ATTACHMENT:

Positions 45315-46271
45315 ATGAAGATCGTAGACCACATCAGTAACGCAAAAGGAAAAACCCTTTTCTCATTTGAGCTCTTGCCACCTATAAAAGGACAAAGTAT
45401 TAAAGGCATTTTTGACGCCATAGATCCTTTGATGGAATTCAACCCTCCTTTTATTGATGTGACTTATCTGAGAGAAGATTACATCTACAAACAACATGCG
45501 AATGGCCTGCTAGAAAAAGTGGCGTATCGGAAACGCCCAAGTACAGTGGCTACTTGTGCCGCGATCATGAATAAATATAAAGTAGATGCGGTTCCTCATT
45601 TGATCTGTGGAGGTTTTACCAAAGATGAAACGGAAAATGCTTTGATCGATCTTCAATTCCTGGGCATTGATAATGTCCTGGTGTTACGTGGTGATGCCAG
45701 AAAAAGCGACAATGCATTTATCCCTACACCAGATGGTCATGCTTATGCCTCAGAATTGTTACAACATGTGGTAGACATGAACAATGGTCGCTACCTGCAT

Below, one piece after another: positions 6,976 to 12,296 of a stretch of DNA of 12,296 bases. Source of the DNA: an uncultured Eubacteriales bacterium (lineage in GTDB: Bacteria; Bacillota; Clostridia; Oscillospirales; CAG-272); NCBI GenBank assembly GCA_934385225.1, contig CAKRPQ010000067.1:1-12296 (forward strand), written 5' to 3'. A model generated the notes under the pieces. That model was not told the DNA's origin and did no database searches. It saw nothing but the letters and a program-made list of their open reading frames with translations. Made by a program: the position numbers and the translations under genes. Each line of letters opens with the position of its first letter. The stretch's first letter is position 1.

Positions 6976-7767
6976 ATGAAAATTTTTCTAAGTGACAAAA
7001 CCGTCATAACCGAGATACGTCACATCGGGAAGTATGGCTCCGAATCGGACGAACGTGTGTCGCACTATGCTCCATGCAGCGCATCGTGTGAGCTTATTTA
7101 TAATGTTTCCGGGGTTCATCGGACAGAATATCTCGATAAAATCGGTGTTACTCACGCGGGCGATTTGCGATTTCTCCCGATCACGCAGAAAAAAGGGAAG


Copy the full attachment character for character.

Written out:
Positions 45315-46271
45315 ATGAAGATCGTAGACCACATCAGTAACGCAAAAGGAAAAACCCTTTTCTCATTTGAGCTCTTGCCACCTATAAAAGGACAAAGTAT
45401 TAAAGGCATTTTTGACGCCATAGATCCTTTGATGGAATTCAACCCTCCTTTTATTGATGTGACTTATCTGAGAGAAGATTACATCTACAAACAACATGCG
45501 AATGGCCTGCTAGAAAAAGTGGCGTATCGGAAACGCCCAAGTACAGTGGCTACTTGTGCCGCGATCATGAATAAATATAAAGTAGATGCGGTTCCTCATT
45601 TGATCTGTGGAGGTTTTACCAAAGATGAAACGGAAAATGCTTTGATCGATCTTCAATTCCTGGGCATTGATAATGTCCTGGTGTTACGTGGTGATGCCAG
45701 AAAAAGCGACAATGCATTTATCCCTACACCAGATGGTCATGCTTATGCCTCAGAATTGTTACAACATGTGGTAGACATGAACAATGGTCGCTACCTGCAT

Below, one piece after another: positions 6,976 to 12,296 of a stretch of DNA of 12,296 bases. Source of the DNA: an uncultured Eubacteriales bacterium (lineage in GTDB: Bacteria; Bacillota; Clostridia; Oscillospirales; CAG-272); NCBI GenBank assembly GCA_934385225.1, contig CAKRPQ010000067.1:1-12296 (forward strand), written 5' to 3'. A model generated the notes under the pieces. That model was not told the DNA's origin and did no database searches. It saw nothing but the letters and a program-made list of their open reading frames with translations. Made by a program: the position numbers and the translations under genes. Each line of letters opens with the position of its first letter. The stretch's first letter is position 1.

Positions 6976-7767
6976 ATGAAAATTTTTCTAAGTGACAAAA
7001 CCGTCATAACCGAGATACGTCACATCGGGAAGTATGGCTCCGAATCGGACGAACGTGTGTCGCACTATGCTCCATGCAGCGCATCGTGTGAGCTTATTTA
7101 TAATGTTTCCGGGGTTCATCGGACAGAATATCTCGATAAAATCGGTGTTACTCACGCGGGCGATTTGCGATTTCTCCCGATCACGCAGAAAAAAGGGAAG